Contact us to help you coordinate your event flawlessly by giving you 10 years of wedding advice. To make your special day easy, on time and within budget. Read more
Riverside Farm for your picture perfect wedding in Vermont.
Riverside Farm is a Vermont private country farm that is the perfect setting for your dream Vermont wedding. Located on an estate of close to three hundred acres of perfectly preserved grounds in the Green Mountains making it Vermont's most breathtaking country wedding estate. Wedding at Riverside Farm are the perfect blend of chic city sophistication and simple country elegance.
Riverside Farm is the perfect site for Vermont destination weddings, offering a variety of venues to help you realize your dreams, may it be a barn wedding or beautiful Vermont nature. Consider three days of celebration including a rehearsal dinner, beautiful ceremony, magnificent reception and Sunday sendoff brunch, with each held in a different on-site location. A tented event on the beautifully maintain estate grounds or a barn wedding in your choice of 6 different on-site barns, provides you with indoor or outdoor options. Riverside Farm provides customized wedding packages and menus that can be tailor to your every want and need, and an on-site planner can help ensure the ceremonies go smoothly and are run meticulously.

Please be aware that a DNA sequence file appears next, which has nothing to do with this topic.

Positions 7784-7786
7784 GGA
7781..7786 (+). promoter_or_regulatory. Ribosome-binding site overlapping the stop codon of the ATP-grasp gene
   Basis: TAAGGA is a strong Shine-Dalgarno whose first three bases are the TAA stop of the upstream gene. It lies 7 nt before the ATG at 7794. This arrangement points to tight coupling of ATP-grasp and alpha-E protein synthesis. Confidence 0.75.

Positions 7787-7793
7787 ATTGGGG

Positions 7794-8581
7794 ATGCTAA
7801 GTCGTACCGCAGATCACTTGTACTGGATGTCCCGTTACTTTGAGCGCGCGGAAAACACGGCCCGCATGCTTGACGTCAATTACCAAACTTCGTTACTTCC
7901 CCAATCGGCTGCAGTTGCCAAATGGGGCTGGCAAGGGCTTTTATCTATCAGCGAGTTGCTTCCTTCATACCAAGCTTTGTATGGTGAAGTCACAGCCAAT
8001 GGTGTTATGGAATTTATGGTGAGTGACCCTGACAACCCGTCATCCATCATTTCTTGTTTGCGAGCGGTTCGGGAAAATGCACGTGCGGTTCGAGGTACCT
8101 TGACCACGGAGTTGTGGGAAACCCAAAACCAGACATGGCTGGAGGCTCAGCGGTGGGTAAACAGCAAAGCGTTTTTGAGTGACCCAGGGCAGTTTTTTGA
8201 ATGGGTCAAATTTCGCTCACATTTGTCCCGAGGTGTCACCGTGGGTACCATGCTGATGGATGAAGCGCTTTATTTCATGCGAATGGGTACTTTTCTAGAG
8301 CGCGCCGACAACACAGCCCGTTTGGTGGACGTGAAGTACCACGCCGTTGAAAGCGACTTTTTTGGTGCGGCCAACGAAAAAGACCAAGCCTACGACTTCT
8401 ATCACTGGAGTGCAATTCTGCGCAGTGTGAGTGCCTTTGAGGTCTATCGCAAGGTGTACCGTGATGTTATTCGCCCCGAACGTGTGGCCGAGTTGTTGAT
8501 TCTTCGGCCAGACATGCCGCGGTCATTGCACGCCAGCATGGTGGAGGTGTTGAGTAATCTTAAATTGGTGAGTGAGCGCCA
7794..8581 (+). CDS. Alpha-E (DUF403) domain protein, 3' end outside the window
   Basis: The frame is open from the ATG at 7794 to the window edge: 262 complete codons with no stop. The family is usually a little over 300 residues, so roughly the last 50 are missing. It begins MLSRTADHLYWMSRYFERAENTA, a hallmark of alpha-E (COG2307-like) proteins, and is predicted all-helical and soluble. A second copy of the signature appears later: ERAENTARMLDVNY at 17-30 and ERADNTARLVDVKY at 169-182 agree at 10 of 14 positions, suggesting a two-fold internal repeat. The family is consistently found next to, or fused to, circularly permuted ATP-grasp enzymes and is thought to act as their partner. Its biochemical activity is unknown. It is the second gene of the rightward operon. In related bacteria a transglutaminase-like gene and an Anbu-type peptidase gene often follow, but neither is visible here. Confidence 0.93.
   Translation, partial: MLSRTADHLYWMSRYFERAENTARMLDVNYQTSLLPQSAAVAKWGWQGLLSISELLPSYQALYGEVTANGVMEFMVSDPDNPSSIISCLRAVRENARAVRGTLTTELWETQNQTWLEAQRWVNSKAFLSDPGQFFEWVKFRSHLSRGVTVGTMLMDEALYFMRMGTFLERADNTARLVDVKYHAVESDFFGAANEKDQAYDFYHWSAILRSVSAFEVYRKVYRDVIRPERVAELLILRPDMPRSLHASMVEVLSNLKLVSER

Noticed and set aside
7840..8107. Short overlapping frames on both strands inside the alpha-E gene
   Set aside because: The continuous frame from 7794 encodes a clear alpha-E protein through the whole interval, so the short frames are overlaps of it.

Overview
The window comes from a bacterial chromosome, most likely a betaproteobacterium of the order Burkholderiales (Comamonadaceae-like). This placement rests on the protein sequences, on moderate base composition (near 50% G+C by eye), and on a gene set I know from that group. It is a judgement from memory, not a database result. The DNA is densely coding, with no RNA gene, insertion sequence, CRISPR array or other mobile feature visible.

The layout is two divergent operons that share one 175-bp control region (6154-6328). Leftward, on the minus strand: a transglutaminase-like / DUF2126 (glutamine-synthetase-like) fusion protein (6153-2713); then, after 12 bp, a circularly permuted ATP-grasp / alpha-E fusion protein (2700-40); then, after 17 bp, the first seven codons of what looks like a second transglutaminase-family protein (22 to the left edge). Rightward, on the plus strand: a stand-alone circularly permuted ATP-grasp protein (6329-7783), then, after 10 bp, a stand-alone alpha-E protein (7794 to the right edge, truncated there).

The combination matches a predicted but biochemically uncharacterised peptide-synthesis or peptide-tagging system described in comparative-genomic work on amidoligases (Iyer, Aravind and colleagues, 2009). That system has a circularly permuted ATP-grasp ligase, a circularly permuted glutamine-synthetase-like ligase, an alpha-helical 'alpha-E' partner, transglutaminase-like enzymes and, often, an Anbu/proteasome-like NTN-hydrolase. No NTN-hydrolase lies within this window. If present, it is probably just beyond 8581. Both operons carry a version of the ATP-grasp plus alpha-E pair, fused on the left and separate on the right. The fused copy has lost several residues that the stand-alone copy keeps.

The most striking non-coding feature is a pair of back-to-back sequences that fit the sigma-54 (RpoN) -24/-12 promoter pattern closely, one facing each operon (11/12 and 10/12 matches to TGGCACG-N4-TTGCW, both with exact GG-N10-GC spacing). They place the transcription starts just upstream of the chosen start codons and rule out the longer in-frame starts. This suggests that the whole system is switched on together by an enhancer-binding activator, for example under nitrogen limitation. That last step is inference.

Riverside Farm offers a picturesque location regardless of the season for your wedding, the perfect location for a wedding that you and your guests will never forget.
Welcome to the New Scholarly Kitchen - 18 Jan 2017, 7:30 am
In February of 2008, Kent Anderson welcomed readers to The Scholarly Kitchen. Kent had come up with a clever idea for a way to drive the conversation around scholarly communication and asked the Society for Scholarly Publishing (SSP) if they’d be willing to support the experiment. As we enter our 10th year of writing about our industry, we felt it was time to spruce things up a bit, and you’re looking at the results of our Kitchen renovation.
The “kitchen” metaphor has proved remarkably resilient. Kent’s original thoughts on it are just as valid today:
It seems an odd name, but that’s intentional — we wanted a name that is memorable, different, and welcoming. If anything is welcoming, it’s the kitchen. It’s where we gain sustenance, socialize at parties, and set things as we come and go. It’s perhaps the most functional space in any busy home. And this is intended to be a busy space for scholarly publishers.